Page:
Here are highlights of the “Telling the Stories of England” trip:

Meandering through Cambridge University and seeing the original manuscripts of Charles Darwin’s Origin of Species.

Uncovering the legend of Robin Hood at Sherwood Forest and beholding an iconic 800-year-old Oak Tree. Legend has it that Robin Hood actually hid in this tree during his crusade to steal from the rich and give to the poor.

Walking in the footsteps on the Great North Way – the actual road the original pilgrims would have taken before they embarked on their journey to America.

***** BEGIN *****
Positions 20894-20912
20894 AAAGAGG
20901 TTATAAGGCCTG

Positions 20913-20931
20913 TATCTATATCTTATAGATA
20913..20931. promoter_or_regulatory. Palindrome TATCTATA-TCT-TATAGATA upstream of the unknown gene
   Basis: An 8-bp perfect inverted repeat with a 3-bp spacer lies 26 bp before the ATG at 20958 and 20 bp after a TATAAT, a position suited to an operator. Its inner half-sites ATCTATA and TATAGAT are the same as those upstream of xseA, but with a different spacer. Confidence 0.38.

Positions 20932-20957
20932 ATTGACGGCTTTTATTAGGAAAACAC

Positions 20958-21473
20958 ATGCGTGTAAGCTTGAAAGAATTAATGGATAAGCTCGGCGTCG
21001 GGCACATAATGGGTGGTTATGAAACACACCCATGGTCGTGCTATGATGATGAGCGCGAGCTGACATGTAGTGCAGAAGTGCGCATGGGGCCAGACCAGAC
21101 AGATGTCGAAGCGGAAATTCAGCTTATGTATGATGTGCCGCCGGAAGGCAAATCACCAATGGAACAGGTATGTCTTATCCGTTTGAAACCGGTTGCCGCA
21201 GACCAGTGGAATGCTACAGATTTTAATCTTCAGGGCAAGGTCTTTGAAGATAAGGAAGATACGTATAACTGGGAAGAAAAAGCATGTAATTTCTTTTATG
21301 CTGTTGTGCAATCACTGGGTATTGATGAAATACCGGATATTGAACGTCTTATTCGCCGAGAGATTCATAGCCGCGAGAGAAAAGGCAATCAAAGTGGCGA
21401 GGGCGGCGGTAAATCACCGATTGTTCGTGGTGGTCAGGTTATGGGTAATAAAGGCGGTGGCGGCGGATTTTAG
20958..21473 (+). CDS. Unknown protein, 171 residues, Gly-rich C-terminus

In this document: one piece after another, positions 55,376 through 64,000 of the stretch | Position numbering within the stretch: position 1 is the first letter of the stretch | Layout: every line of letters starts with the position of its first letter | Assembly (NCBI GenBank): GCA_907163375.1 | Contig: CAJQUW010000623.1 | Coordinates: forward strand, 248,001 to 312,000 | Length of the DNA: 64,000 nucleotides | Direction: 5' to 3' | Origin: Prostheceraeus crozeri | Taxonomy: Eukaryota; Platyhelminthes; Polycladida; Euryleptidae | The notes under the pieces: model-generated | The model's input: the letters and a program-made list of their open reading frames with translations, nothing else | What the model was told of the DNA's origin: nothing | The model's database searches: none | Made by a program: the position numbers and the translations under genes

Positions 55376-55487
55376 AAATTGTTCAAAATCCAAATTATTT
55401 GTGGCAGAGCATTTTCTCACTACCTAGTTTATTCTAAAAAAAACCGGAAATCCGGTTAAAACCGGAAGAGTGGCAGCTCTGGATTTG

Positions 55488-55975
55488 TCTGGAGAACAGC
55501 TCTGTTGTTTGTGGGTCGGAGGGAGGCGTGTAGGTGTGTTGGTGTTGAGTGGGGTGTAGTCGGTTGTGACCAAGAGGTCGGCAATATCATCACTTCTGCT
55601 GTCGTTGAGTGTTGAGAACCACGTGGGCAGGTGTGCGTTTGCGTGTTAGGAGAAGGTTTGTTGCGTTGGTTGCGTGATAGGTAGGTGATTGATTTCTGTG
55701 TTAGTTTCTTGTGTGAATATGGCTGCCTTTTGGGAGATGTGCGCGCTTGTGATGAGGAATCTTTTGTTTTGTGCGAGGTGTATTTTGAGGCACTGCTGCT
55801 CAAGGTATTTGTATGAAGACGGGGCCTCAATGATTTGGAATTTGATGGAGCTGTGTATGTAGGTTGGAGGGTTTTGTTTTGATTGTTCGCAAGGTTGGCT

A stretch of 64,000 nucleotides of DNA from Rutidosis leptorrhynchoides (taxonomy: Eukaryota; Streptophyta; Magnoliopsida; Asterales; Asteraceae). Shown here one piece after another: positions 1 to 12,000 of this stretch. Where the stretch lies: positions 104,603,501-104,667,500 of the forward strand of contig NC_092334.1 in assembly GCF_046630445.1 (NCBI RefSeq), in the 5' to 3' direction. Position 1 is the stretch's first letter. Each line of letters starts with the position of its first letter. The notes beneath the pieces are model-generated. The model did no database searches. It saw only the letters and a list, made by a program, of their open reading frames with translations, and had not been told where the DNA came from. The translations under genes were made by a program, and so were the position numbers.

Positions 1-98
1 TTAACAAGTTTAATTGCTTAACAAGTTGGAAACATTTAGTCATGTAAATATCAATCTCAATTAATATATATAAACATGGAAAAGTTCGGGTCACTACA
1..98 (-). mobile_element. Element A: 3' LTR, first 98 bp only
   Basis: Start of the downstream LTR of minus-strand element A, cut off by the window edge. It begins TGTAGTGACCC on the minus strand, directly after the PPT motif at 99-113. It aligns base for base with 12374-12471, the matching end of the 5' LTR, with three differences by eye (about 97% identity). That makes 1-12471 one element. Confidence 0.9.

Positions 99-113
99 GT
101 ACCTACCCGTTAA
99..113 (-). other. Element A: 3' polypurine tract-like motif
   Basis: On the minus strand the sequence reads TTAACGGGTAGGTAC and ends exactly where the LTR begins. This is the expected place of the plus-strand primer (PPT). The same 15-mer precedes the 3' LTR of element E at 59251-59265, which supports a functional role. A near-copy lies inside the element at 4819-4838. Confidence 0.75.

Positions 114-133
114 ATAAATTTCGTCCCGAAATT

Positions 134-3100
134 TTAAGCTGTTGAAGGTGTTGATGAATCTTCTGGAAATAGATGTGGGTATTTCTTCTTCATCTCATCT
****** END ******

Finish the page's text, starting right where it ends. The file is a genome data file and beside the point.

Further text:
Meeting a real duke, the captivating Duke of Devonshire, which is just one level below royalty, and meandering through his family home Chatsworth House. During our visit, the fashion exhibition focused on the Duke of Devonshire’s ancestors throughout the ages. 

The Duke of Devonshire’s ancestors have a real family connection to one of Princess Diana’s ancestors, Lady Georgina and the Spencer family. US travelers are intrigued with the Prince Diana connection since she is still revered over here, 20 years after her death.

A behind the scenes tour with Lady Manners of Haddon Hall and tour of have the historic home used as a backdrop in many movies such as Jane Eyre, the Other Boleyn Girl and Princess Bride.

On this visit, Haddon Hall had been setting up for another period television shows or movie. Despite attempts to uncover the secret, Lady Manners kept everyone guessing about the next period show to film at her family home.